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Clyde Warren MIDDLETON

Rank Reg/Ser No DOB Enlisted Discharge/Death Board
Pte 3835 19y5m 24 Sep 1915 24 Nov 1916 KA 4 & 7

Private Clyde Warren Middleton (1896-1916)


Family Background and Enlistment

Clyde Warren Middleton was the second son of James and Emily Middleton (née Purdy). His mother and father and elder brother Clifford were communicant members of Saint Andrew’s Presbyterian Church. The family lived at Hamilton Cottage, Newmarket Road, Windsor. Clyde had served in the senior cadet corps for three years before enlisting in Brisbane on 24 September 1915, to serve overseas in the Australian Imperial Force. He was given service number 3835 and attached to the 9th Battalion for training at Enoggera Camp.  A single man, aged 19 years and 5 months, Clyde had worked in Brisbane as a labourer.

Private Middleton sailed on HMAT Itonus from Brisbane on 30 December 1915, proceeded to join his unit at Zeitoun Camp, Egypt on 17 March 1916 and transferred to the 49th Battalion while at Serapaum on 2 April.  The 49th embarked from Alexandria on 5 June on HMAT Arcadian and arrived at Marseilles, France on 12 June 1916.

The Western Front

Predominantly composed of men from Queensland, the 49th moved into the trenches of the Western Front for the first time.  It fought in its first major battle at Mouquet Farm in August and suffered heavily, particularly in the assault launched on 3 September.  The battalion saw out the rest of the year alternating between front-line duty, and training and labouring behind the line. As the bleak winter of 1916 approached, Clyde Middleton lost his life in the field in France on 24 November 1916 and was buried at Bulls Road Cemetery at Flers.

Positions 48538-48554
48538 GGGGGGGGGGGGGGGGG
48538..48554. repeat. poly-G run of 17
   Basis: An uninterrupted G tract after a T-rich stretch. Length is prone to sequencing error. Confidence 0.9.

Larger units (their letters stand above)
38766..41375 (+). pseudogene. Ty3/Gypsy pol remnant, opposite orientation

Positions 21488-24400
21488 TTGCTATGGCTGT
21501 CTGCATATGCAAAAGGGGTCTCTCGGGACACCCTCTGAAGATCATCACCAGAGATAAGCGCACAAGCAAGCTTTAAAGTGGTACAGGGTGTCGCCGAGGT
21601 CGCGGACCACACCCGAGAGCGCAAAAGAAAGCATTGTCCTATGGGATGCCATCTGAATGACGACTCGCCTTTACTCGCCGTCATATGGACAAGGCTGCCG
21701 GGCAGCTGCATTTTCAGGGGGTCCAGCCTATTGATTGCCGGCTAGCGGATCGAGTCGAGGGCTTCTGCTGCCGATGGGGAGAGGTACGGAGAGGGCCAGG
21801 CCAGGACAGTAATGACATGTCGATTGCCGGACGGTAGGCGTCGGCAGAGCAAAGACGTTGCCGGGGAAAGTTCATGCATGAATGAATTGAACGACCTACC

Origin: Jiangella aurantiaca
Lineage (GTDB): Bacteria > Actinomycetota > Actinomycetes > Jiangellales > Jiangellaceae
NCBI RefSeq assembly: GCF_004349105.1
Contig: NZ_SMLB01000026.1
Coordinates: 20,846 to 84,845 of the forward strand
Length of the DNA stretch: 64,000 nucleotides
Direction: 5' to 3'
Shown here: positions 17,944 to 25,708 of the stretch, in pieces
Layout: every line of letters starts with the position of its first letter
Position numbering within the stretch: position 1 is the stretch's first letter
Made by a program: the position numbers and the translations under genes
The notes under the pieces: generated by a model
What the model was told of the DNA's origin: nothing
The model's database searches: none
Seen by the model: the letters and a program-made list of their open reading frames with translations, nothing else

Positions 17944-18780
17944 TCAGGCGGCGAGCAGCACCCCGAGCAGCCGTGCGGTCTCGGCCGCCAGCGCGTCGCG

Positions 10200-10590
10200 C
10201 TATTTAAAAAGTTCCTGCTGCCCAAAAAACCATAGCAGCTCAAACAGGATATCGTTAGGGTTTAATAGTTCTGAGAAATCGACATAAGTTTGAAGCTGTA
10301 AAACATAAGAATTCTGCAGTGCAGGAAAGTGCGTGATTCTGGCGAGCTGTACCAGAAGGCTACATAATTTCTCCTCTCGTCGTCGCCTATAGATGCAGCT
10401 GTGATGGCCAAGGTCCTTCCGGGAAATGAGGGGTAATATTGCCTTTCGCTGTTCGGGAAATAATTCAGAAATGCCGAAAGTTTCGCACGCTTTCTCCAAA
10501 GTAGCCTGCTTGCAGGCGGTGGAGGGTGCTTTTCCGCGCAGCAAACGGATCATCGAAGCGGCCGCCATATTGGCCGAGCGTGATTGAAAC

The supreme sacrifice

When the cable notifying Mrs Middleton that her son had been killed in action arrived at her home in Windsor, she was confused as it mentioned a machine gun company to which the late soldier had belonged.

On behalf of her aunt, Miss F. Thomas, Clyde’s cousin, wrote to Victoria Barracks in Melbourne.  "Mrs Middleton thinks there may be a mistake somewhere,” she said, “as her son, to her knowledge was never in the 13th Machine Gun Coy.  Could you oblige by letting me know if there is a mistake or give some information as to how he met his death.”  The letter in reply confirmed that the soldier referred to as Killed in Action on 24 November 1916 was No. 3835, Private Clyde Warren Middleton, 49th Battalion.  “The reference to 13th Brigade Machine Gun Company was due to a clerical error,” said the officer in charge of Base Records.


At home in Brisbane, Clyde’s parents received a small parcel containing Clyde’s effects – wallet, souvenir brooch, letters and cards – in July 1917.  The 1914/19 Star, The British War Medal and The Victory Medal reached them in January 1923. Clyde’s father, Mr James Middleton died in 1924.


Not far from where he lived in Windsor, Clyde Warren Middleton is also honoured at the Windsor War Memorial in Lutwyche Road. The memorial is a large octagonal mausoleum of brown Helidon sandstone with arches on four sides. The names of 161 local war dead are inscribed on marble panels. It was “erected by the citizens of Windsor in honour of the sailors and soldiers of the town who took part in the Great War 1914 – 1918.”

Select Bibliography
• National Archives of Australia, military records
• Commonwealth War Graves Commission
• Queensland Register of Births, Deaths, Marriages
• Brisbane City Council, cemetery records
• Saint Andrew’s Uniting Church Archives, Saint Andrew’s Presbyterian Church Annual Reports 1901 – 1925
• Australian War Memorial, Roll of Honour
• Photographs - Noel Adsett and Ian Withnall
• Zeitoun camp photograph - Courtesy the National Army Museum of New Zealand #6944.

Compiled by Noel Edward Adsett, Brisbane, January 2015.  Edits and additions by Miriam King, April 2023. ©



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